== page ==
Probiotics may benefit irritable bowel syndrome symptoms, but randomized controlled trials have been conflicting..
Dr Moayyedi and colleagues from Canada searched MEDLINE, EMBASE, and the cochrane controlled trials register electronic databases, as well as abstracts from digestive diseases week, and United European gastroenterology Week, and contacted authors for extra information.
Only parallel group randomized controlled trials with at least 1 week of treatment comparing probiotics with placebo or no treatment in adults with irritable bowel syndrome according to any acceptable definition were included.
Studies had to provide improvement in abdominal pain or global irritable bowel syndrome symptoms as an outcome.
Eligibility assessment and data extraction were performed by 2 independent researchers.
Data were synthesized using relative risk of symptoms not improving for dichotomous data and standardized mean difference for continuous data using random effects models.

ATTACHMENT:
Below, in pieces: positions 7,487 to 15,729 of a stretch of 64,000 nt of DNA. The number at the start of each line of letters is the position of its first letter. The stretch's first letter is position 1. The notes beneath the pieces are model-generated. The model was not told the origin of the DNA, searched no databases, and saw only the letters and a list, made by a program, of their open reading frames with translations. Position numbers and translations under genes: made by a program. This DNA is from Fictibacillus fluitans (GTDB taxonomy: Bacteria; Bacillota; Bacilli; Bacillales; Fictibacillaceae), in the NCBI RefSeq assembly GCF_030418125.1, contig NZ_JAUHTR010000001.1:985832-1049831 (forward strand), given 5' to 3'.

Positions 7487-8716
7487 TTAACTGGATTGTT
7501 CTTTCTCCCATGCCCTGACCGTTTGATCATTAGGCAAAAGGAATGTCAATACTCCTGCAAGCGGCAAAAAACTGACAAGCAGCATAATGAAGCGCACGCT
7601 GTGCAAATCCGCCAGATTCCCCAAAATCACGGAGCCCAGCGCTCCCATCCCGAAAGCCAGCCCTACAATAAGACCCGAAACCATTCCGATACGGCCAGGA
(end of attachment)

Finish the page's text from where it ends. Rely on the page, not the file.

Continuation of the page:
|The number needed to treat with probiotic use was 4|
The researchers identified 19 randomized controlled trials in 1650 patients with irritable bowel syndrome.
Trial quality was generally good, with 9 reporting adequate methods of randomization and 6 a method of concealment of allocation.
There were 10 randomized controlled trials involving 918 patients providing outcomes as a dichotomous variable.
The research team found that probiotics were statistically significantly better than placebo with a number needed to treat equal to 4.
The research team noted significant heterogeneity and possible funnel plot asymmetry.
The researchers identified 15 trials assessing 1351 patients who reported on improvement in irritable bowel syndrome score as a continuous outcome.
There was statistically significant heterogeneity, but this was explained by one outlying trial.
Dr Moayyedi's team concluded, “Probiotics appear to be efficacious in irritable bowel syndrome, but the magnitude of benefit and the most effective species and strain are uncertain.”